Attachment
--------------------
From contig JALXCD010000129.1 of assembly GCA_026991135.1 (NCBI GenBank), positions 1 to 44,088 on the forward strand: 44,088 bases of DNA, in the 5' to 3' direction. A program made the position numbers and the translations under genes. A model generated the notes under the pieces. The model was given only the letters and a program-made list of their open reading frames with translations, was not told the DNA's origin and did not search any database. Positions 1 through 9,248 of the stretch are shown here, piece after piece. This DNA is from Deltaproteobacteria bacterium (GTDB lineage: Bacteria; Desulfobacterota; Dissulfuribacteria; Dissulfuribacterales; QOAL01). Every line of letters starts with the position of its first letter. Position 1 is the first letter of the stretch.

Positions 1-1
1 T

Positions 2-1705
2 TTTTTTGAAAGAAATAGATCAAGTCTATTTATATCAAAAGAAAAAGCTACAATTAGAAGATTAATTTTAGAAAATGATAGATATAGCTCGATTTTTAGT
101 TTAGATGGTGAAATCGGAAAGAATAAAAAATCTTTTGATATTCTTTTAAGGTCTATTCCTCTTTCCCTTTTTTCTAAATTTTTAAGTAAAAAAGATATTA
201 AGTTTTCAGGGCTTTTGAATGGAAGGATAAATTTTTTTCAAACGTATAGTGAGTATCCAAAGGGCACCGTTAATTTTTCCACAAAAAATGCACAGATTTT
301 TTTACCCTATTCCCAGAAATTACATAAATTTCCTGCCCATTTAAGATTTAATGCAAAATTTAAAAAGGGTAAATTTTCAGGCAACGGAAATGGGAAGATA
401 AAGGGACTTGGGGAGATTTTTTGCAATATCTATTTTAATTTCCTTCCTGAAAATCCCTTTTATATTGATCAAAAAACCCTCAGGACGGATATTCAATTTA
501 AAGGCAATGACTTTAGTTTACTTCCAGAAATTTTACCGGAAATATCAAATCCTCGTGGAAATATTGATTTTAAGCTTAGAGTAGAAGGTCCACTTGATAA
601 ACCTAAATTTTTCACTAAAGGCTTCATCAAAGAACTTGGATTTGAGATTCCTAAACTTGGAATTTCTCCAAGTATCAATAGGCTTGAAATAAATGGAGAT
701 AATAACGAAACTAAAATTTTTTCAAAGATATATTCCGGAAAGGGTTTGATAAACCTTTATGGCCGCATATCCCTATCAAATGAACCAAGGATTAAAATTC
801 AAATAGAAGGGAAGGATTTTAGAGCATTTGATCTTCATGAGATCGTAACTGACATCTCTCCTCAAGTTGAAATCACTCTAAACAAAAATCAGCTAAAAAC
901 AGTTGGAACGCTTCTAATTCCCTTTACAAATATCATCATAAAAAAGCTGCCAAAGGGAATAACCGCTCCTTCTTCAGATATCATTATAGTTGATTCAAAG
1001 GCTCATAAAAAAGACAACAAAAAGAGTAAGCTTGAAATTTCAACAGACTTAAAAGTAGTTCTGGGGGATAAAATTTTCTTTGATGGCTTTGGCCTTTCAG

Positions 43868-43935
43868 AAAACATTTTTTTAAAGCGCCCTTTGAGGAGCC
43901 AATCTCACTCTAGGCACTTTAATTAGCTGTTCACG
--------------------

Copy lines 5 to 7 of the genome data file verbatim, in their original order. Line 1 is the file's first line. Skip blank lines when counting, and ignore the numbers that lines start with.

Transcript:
2 TTTTTTGAAAGAAATAGATCAAGTCTATTTATATCAAAAGAAAAAGCTACAATTAGAAGATTAATTTTAGAAAATGATAGATATAGCTCGATTTTTAGT
101 TTAGATGGTGAAATCGGAAAGAATAAAAAATCTTTTGATATTCTTTTAAGGTCTATTCCTCTTTCCCTTTTTTCTAAATTTTTAAGTAAAAAAGATATTA
201 AGTTTTCAGGGCTTTTGAATGGAAGGATAAATTTTTTTCAAACGTATAGTGAGTATCCAAAGGGCACCGTTAATTTTTCCACAAAAAATGCACAGATTTT